Mark Twain said it best: “Clothes make the man. Naked people have little or no influence in society.”
Well, that’s probably stretching it. You probably don’t go to work naked. But even so, there may be times when your workplace attire isn’t putting your best foot forward.
Executives are buzzing about inappropriate dress making some of their workers less promotable. It’s fast becoming one of the most talked about problems in companies. You don’t want to end up on that list.
Standards vary by profession, but here are some basic recommendations for what’s appropriate if you’re in a professional office.
Consider these things:
Ladies: Dressing for the nightclub (or the fitness club, for that matter) is not the same as dressing for work. At work, it’s conservative – no perfume, skirts right above the knee, clothes that are not too tight or pants dragging on the floor. And the biggest issue of all—if you want to be taken seriously, keep “the girls” under cover! Research shows that if you have “that line” showing even once, it tends to reduce the likelihood of advancement. Don’t make that career-limiting move.
I’m not saying you have to dress like Little Orphan Annie. There is a middle ground. It’s about looking like you could meet with a top prospect at the drop of a hat and be a respectable representative of the company.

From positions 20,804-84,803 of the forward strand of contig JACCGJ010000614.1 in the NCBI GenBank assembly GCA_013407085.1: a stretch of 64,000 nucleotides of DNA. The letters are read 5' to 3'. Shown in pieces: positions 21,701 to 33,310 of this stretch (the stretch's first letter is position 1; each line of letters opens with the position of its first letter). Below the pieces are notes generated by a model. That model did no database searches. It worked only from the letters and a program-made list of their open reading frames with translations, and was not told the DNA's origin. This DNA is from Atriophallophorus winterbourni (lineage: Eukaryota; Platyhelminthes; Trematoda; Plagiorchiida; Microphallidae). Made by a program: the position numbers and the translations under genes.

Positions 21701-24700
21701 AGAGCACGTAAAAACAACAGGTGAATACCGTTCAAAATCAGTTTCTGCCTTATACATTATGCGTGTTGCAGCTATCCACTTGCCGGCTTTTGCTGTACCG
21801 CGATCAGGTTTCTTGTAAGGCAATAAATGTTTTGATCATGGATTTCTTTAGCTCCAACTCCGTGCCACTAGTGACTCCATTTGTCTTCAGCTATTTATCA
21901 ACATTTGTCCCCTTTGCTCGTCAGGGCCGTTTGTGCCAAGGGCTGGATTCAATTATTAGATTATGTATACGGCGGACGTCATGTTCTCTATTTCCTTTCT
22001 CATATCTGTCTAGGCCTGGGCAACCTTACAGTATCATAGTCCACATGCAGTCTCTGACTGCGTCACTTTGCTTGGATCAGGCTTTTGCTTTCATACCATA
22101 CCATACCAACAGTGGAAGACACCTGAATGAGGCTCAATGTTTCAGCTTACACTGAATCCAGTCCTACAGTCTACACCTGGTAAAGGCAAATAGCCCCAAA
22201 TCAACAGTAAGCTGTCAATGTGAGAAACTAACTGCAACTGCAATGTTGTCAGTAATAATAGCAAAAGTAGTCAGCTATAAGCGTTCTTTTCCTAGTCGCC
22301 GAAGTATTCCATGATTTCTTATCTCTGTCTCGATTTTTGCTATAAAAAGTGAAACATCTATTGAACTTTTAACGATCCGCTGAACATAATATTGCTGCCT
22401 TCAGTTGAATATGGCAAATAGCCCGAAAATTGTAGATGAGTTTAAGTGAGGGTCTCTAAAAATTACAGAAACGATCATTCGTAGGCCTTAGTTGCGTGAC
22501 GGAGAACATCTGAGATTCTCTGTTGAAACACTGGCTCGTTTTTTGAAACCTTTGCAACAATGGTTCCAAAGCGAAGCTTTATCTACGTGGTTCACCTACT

Guys: You have it a little easier. Shirts in white or blue are best—no Easter egg colors or flashy ties. Grey, navy, or black jackets and pants complete a good professional look where you can’t go wrong. The biggest complaints with guys include not being pressed or not having hair your clean and well cut and face shaved. And by the way, Bigfoot – don’t forget to shave your neck.
Best tip of all: Watch to see what your manager wears, and start wearing that NOW if you want to ever want to be considered for a promotion. If in doubt, dress more conservatively and more professionally. A navy and black jacket will turn almost anything into a professional look. Invest in one of those.
You might say it’s not fair to be passed over if your performance is good. Let me just say it happens every day anyway because there’s an enormous subjective component to hiring and advancement, and how you present yourself and how you represent the company really does matter.
So get those neat, well-dressed ducks in a row to remove one more obstacle in your path to success!